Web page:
TUSKEGEE, AL (WSFA) - The number of minority pilots in both commercial and military aviation is around 2 percent according to the Red Tail Scholarship Foundation. With a passion to preserve history and make sure the legacy of the Tuskegee Airman doesn't fade away, the nonprofit organization is dedicated to seeing that change.
Thursday the Red Tail Scholarship Foundation held a discovery flight for Daisnu Laurent Jr. Laurent has dreams of becoming a fighter jet pilot in the U.S. Air Force.
The opportunity to see the world from thousands of feet in the air is exhilarating for the Valiant Cross Academy eighth-grader.
"I feel a whole lot more free especially feeling gravity like how it is," said Laurent Jr.
Landing the plane at Moton Field during the discovery flight was 20-year-old Tuskegee University Student Torius Moore.
"I was in his shoes not too long ago," said Moore.
Moore started flying nearly two years ago and was the first Red Tail Scholarship Foundation recipient to get his private pilot's license.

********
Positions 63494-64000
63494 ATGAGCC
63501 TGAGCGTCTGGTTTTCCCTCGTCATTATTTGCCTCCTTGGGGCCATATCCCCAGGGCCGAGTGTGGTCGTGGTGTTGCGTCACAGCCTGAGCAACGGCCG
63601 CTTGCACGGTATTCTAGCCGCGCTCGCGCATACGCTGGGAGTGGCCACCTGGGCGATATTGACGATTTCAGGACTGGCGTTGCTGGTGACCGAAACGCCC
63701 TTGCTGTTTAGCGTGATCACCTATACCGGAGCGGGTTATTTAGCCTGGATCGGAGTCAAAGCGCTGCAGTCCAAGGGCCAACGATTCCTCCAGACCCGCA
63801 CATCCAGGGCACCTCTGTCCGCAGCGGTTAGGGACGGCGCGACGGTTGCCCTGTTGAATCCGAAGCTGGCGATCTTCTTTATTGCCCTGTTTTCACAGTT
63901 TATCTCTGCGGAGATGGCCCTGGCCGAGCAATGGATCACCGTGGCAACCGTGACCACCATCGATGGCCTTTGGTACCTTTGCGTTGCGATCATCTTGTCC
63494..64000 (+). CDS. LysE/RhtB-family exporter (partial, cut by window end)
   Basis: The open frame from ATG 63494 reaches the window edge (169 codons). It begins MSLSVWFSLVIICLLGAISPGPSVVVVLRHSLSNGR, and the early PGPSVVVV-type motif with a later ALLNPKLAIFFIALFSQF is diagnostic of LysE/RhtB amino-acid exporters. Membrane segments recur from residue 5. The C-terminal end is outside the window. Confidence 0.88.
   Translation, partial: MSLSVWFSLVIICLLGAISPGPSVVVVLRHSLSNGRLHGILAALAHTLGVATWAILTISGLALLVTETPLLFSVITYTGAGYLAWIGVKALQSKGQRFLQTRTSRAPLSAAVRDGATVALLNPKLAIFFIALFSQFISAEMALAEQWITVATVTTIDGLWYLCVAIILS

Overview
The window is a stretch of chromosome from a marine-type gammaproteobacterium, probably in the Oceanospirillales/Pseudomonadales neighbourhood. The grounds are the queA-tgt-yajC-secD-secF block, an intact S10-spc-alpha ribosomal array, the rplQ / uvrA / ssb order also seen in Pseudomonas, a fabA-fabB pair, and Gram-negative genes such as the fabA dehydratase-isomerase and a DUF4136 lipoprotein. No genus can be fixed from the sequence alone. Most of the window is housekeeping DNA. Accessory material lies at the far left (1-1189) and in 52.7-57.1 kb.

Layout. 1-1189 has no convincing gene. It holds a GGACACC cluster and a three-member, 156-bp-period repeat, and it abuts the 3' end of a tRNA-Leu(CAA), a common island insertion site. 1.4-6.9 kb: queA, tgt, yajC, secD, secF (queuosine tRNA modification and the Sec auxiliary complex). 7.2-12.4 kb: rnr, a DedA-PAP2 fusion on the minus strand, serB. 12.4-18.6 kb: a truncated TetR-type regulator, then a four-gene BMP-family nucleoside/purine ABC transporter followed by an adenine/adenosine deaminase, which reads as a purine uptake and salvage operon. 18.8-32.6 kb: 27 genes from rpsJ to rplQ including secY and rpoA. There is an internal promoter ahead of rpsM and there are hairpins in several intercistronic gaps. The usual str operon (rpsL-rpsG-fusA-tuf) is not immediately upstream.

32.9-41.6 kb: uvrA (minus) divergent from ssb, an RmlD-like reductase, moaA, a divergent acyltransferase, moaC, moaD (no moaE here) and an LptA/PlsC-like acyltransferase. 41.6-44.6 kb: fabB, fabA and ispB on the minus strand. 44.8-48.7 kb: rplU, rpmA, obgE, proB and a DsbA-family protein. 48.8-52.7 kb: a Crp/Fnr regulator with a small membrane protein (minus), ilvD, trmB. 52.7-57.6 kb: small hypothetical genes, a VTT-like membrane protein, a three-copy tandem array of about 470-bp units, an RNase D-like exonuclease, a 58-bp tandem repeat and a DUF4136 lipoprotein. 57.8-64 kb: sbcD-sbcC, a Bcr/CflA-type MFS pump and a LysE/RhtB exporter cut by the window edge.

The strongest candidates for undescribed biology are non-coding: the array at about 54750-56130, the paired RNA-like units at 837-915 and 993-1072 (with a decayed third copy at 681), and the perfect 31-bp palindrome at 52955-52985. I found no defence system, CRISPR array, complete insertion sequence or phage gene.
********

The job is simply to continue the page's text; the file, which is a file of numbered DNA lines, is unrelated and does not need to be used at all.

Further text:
"I am working on my instrument right now. That is the next step after your private pilot's license. I am about a third of the way done," said Moore. "I would like to be a fighter pilot for the Air Force and hopefully go on to be an astronaut."
By providing funding, mentorship and other resources, the foundation aims to increase the percentage of African-American pilots in both commercial and military aviation.
"If they don't see it as a potential opportunity then they may never look at aviation as a viable career field," said Hammond Cobb with the Red Tail Scholarship Foundation.
In just a year the program has helped five students work towards building a future in the aviation industry.
"Most of us believe it is an access factor. We have to go the extra mile to reduce the barriers," Cobb said.
The Red Tail Scholarship Foundation has done more than half a dozen discovery flights with students who demonstrate an interest in careers as pilots or other aviation career fields.
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